There'll be a major change coming in the way city-dwelling Canadians get their mail.
Faced with declining volumes of traditional letter mail and a billion-dollar pension debt, Canada Post has decided to eliminate all forms of door-to-door mail delivery in urban centres.
The change is expected to be phased in over the next five years. By then, the one-third of Canadians who now enjoy the services of a letter carrier will have to get their mail at a community mailbox.
The first neighborhoods to be forced to make the change will begin doing so by the end of next year.
The change comes as part of a five-point action plan designed to return Canada Post to "financial sustainability" by 2019.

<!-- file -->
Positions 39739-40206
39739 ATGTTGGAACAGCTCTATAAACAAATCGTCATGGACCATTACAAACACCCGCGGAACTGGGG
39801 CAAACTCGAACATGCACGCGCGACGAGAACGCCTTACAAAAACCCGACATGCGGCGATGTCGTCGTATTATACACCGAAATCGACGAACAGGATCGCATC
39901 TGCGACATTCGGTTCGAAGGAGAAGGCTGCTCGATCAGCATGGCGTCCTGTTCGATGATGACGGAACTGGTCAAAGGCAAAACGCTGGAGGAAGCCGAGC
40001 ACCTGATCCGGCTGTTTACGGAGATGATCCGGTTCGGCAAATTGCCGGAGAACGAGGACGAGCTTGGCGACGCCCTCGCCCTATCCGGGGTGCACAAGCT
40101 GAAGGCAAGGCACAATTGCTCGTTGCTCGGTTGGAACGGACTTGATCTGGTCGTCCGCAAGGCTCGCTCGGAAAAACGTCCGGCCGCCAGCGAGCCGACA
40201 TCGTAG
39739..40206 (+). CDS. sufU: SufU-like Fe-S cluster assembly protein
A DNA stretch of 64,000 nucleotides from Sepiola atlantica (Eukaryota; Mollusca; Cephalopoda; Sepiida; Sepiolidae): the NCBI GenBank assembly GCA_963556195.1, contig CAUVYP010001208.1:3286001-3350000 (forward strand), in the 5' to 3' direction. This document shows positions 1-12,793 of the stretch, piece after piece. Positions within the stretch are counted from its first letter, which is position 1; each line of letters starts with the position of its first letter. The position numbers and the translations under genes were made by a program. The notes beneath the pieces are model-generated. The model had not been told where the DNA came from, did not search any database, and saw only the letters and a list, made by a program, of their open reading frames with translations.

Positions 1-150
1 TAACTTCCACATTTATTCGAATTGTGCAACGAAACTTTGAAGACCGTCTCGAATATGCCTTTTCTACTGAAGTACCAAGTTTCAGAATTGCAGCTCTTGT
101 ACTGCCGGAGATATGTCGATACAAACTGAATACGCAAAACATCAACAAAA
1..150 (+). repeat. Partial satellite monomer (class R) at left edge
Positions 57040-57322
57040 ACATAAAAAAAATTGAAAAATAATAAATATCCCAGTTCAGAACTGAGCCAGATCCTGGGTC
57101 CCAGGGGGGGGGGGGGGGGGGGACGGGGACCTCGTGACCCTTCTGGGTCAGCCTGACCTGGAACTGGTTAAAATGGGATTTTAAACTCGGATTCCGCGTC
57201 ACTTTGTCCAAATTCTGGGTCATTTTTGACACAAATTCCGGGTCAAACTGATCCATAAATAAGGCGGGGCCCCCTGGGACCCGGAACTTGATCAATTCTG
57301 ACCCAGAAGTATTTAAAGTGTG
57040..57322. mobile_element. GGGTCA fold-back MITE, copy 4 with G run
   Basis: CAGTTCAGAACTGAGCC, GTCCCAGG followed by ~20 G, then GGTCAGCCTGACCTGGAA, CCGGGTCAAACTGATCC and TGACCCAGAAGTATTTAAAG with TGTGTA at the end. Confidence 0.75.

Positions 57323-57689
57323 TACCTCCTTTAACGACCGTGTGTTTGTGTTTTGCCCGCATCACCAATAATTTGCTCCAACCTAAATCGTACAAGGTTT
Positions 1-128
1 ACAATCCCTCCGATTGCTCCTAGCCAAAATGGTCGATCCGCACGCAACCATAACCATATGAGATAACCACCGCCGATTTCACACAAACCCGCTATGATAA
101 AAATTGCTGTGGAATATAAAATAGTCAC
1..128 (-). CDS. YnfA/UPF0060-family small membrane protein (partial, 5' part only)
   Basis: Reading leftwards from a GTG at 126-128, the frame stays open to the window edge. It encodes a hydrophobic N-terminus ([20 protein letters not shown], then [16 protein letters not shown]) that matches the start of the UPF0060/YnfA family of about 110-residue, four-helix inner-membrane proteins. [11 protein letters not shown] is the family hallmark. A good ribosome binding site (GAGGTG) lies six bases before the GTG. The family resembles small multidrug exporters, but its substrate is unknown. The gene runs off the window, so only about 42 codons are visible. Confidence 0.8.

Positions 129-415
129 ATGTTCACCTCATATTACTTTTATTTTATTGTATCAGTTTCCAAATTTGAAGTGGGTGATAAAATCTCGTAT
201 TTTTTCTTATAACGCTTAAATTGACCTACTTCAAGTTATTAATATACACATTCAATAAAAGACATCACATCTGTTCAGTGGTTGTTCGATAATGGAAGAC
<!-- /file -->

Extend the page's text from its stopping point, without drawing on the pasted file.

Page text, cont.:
Among the changes, the price of stamps will go up dramatically. Currently, the cost of a regular stamp is 63 cents. By March 31, 2014, the cost of an individual stamp will go up to $1 — though stamps bought in booklets or coils would cost 85 cents apiece.
The postal service plans to cut anywhere from 6,000 to 8,000 positions, mainly through attrition.